Diuretics are drugs that act directly on the kidneys to increase urine volume and to produce a net loss of solute (principally sodium and other electrolytes) and water. [204 ] Currently available diuretics have a number of uses in medicine (e.g., treatment of hypertension, glaucoma, increased intracranial pressure) that are not discussed here. The principal indications for intravenous diuretics in the perioperative period are: (1) to increase urine flow in oliguria; (2) to reduce intravascular volume in patients at risk of acute heart failure from excessive fluid administration; and (3) to mobilize edema.
Renal function depends on adequate renal perfusion to maintain the integrity of renal cells and to provide hydrostatic pressure for glomerular filtration. There are no drugs that act directly on the renal glomerulus to affect the glomerular filtration rate (GFR). In an average-size normal adult human, GFR averages 125 mL/min and urine production approximates 1 mL/min. In other words, 99 percent of the glomerular filtrate is reabsorbed. Diuretics act on specific renal tubal segments to alter reabsorption of water and electrolytes, principally sodium.
There are two basic mechanisms behind renal tubular reabsorption of sodium. (1) Sodium is extruded from the tubular cell into peritubular fluid primarily by active transport of the sodium ion by the Na-K-ATPase pump and by the bicarbonate reabsorption mechanism (see the following). This extrusion of sodium creates an electrochemical gradient causing diffusion of sodium from the tubular lumen into the tubular cell. (2) Sodium also moves from the glomerular filtrate into the peritubular fluid by several different mechanisms. The most important quantitatively is the sodium electrochemical gradient created by active extrusion of sodium from the tubular cell into peritubular fluid. Sodium also is coupled with organic solutes and phosphate ions, exchanged for hydrogen ions diffusing from the tubular cell into the tubular lumen, and coupled to the transfer of a chloride ion or a combination of a potassium and two chloride ions (Na-K-Cl cotransport) from tubular fluid into the tubular cell. Diuretics are classified by their principal site of action in the nephron and by the primary mechanism of their naturetic effect (Table 8-9) .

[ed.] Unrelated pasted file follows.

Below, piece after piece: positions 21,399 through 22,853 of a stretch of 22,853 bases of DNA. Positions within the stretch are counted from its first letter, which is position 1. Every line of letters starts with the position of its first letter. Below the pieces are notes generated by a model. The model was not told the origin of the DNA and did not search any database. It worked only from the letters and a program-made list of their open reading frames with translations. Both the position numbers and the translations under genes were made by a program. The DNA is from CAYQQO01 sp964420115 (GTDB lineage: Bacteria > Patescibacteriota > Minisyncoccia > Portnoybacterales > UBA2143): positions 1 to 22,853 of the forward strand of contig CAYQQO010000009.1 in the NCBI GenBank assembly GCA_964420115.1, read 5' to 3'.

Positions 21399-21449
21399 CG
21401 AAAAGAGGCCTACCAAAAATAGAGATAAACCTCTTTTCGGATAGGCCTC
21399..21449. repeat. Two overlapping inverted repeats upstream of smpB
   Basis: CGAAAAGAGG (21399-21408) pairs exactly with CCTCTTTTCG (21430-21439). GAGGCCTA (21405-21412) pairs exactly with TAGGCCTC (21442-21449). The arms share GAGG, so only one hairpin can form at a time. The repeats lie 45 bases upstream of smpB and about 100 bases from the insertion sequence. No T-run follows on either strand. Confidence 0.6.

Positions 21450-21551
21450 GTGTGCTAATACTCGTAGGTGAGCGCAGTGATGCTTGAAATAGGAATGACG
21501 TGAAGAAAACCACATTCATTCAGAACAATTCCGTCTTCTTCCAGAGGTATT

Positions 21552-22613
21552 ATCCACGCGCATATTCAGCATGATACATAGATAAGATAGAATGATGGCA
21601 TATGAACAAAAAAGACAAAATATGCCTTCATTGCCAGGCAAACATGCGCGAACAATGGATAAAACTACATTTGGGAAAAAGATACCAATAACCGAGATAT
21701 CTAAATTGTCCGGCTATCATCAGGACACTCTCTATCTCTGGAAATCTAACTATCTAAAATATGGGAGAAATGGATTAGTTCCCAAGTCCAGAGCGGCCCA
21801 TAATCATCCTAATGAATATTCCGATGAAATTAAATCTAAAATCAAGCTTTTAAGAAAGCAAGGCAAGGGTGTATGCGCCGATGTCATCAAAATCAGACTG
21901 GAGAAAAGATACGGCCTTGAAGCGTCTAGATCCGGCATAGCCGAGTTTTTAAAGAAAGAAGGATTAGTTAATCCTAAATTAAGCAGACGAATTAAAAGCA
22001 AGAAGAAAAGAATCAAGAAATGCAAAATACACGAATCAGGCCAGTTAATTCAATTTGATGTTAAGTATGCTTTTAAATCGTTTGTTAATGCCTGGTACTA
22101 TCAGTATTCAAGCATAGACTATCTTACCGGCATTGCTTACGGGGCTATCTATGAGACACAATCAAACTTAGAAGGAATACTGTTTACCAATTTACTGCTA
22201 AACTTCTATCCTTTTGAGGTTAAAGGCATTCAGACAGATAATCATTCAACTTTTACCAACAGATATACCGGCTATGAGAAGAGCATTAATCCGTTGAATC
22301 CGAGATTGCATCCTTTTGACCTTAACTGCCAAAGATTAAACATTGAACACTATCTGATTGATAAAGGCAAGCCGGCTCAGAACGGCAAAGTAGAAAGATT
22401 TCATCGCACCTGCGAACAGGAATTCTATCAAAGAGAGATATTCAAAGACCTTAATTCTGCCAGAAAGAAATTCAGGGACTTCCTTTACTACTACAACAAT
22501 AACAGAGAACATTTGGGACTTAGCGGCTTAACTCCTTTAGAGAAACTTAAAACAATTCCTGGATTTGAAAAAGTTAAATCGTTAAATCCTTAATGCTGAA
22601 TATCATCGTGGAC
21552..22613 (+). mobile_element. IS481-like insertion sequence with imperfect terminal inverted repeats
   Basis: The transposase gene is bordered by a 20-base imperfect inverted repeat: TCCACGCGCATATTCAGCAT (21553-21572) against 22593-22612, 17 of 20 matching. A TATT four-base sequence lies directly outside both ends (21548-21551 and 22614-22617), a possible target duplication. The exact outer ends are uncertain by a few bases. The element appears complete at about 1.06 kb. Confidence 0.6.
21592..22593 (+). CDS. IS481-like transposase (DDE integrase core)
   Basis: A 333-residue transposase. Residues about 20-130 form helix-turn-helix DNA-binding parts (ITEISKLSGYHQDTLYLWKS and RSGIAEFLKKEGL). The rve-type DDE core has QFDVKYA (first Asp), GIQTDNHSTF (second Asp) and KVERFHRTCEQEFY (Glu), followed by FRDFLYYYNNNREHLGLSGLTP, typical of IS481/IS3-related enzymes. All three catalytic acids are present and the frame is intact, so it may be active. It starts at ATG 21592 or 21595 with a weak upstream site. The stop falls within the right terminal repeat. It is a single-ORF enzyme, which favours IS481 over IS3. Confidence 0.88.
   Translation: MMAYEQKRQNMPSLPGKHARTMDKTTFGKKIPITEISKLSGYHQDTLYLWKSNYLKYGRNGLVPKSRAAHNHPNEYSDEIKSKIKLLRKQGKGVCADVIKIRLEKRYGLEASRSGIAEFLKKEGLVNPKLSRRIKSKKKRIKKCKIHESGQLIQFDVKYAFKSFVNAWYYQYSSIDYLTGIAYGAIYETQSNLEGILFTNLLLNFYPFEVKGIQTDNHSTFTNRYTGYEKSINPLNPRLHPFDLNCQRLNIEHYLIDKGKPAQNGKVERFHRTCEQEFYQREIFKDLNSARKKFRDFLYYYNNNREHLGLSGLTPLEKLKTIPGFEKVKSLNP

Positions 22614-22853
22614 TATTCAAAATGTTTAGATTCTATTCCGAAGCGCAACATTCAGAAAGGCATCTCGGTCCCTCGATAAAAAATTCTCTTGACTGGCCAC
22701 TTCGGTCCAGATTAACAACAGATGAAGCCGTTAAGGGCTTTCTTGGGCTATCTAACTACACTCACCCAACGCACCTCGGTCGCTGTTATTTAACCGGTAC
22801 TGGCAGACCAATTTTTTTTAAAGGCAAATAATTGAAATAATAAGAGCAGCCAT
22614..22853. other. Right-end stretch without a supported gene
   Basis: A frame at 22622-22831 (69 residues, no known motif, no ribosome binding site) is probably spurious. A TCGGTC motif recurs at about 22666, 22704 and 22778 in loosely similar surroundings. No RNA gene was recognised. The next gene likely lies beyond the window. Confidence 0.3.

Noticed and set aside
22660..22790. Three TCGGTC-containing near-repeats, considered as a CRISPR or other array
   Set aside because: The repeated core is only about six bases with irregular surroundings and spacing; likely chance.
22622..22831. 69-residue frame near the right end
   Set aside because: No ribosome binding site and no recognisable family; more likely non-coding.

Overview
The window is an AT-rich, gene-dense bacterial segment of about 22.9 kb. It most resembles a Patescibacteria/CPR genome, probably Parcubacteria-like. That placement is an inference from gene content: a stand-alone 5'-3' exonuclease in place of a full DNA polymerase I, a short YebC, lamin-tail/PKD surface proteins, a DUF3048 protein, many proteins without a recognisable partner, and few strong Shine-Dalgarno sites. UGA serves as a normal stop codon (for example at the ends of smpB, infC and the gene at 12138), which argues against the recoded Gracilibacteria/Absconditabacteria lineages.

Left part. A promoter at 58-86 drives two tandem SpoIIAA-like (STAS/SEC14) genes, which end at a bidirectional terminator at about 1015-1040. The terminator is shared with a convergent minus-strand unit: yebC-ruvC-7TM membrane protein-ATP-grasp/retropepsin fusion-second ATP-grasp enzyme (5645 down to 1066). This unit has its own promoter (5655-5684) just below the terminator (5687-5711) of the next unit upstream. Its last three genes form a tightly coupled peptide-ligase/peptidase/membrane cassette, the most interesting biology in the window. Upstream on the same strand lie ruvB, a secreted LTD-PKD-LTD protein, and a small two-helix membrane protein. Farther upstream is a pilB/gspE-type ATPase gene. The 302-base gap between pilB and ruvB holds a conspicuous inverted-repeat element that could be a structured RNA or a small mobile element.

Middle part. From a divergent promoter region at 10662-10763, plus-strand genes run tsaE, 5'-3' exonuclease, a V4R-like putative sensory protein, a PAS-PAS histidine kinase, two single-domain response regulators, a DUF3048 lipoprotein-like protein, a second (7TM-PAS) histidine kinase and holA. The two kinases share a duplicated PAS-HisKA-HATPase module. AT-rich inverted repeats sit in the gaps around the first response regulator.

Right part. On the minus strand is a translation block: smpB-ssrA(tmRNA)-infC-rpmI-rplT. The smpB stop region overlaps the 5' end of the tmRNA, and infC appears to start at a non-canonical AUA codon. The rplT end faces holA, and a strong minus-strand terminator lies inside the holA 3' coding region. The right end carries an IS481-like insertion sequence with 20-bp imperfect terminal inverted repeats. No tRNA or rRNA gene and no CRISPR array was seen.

Mannitol is the principal example of this type of diuretic, which is used for two primary indications: (1) prophylaxis and early treatment of acute renal failure characterized by a decrease in GFR leading to a decreased urine volume and an increase in the concentration of toxic substances in the renal tubular fluid; and (2) to enhance other diuretics by retaining water and solutes in the tubular lumen.